All types in the .NET Framework inherit from System.Object. For this reason, it is strongly advised not to add extension methods to System.Object. Adding an extension to System.Object could have inconsistent behavior and increase the possibility of errors when an existing type method is called instead of the extension method. For the same reason, it is strongly advised not to overload an existing method with a different signature, such as the ToString(string) example described previously.

Extension methods are implemented in static classes in C# or in Modules in VB. Inside the class in C#, you will create a static method that contains a first parameter of the type being extended, prefixed with the this modifier. Inside the Module in VB, you will add the method definition attribute of <extension()> to the Sub as well as include the type as the first parameter. The Extension() attribute requires that the VB file Imports System.Runtime.CompilerServices. One additional difference between C# and VB is that VB allows you to pass your type ByRef or ByVal, where C# passes as a val only. Despite this, it is not recommended to pass types ByRef, to reduce code complexity and the chance for errors.</extension()>

The following example, from Microsoft Docs C# Programming Guide, implements an extension method that will count the number of words contained in a String.

using System.Linq;
using System.Text;
using System;

namespace CustomExtensions
{
    // Extension methods must be defined in a static class.
    public static class StringExtension
    {
        // This is the extension method.
        // The first parameter takes the "this" modifier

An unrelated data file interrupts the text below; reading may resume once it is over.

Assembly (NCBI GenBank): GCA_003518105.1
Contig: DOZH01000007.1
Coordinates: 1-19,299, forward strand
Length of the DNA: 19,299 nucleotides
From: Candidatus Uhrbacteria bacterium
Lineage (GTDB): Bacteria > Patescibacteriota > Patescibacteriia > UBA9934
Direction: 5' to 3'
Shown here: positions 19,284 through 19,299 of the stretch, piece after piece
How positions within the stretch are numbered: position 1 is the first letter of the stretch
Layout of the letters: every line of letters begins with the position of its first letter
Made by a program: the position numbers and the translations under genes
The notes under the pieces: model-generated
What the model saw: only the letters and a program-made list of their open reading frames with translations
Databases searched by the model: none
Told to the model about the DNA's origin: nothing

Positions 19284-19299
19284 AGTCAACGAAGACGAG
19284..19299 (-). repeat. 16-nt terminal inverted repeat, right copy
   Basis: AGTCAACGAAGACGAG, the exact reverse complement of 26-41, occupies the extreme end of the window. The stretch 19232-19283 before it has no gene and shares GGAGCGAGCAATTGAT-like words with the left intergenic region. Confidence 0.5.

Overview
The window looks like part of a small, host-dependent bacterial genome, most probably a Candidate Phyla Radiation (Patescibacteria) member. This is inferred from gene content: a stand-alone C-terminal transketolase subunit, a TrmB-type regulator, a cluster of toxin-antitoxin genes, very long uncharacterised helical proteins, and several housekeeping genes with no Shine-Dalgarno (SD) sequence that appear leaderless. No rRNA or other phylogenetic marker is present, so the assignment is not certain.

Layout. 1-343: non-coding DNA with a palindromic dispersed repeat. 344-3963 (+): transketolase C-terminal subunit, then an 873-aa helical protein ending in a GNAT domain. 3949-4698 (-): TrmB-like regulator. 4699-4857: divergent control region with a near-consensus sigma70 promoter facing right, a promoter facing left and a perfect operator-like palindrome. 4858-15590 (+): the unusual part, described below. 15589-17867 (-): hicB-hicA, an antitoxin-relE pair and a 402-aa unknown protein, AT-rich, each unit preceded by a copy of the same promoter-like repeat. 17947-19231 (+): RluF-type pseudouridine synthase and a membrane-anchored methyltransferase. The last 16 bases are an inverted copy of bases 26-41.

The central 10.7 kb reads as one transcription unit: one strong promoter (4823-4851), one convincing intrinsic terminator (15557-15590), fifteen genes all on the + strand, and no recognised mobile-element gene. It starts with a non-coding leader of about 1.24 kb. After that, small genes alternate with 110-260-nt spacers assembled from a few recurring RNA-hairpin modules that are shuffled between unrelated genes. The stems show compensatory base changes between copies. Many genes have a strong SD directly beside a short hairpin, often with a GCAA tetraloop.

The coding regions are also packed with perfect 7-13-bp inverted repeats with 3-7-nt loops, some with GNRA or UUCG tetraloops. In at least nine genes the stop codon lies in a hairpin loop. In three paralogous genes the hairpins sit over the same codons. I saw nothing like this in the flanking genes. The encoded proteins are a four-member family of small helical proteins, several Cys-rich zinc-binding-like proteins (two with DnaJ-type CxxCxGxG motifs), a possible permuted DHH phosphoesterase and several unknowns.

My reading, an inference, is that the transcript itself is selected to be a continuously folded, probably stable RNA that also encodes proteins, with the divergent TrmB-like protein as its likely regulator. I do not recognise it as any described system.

// and specifies the type for which the method is defined.
        public static int WordCount(this String str)
        {
            return str.Split(new char[] {' ', '.','?'}, StringSplitOptions.RemoveEmptyEntries).Length;
        }
    }
}

namespace Extension_Methods_Simple
{
    // Import the extension method namespace.
    using CustomExtensions;
    class Program
    {
        static void Main(string[] args)
        {
            string s = "The quick brown fox jumped over the lazy dog.";
            // Call the method as if it were an 
            // instance method on the type. Note that the first
            // parameter is not specified by the calling code.
            int i = s.WordCount();
            System.Console.WriteLine("Word count of s is {0}", i);
        }
    }
}

The example below, from Microsoft Docs VB Programming Guide, implements an extension that will print the output to a console line and append the appropriate punctuation.

' Declarations will typically be in a separate module.  
Imports System.Runtime.CompilerServices  
  
Module StringExtensions  
    <Extension()>   
    Public Sub PrintAndPunctuate(ByVal aString As String,   
                                 ByVal punc As String)  
        Console.WriteLine(aString & punc)  
    End Sub  
  
End Module  

' Import the module that holds the extension method you want to use,   
' and call it.  
  
Imports ConsoleApplication2.StringExtensions  
  
Module Module1  
  
    Sub Main()  
        Dim example = "Hello"  
        example.PrintAndPunctuate("?")  
        example.PrintAndPunctuate("!!!!")  
    End Sub  
  
End Module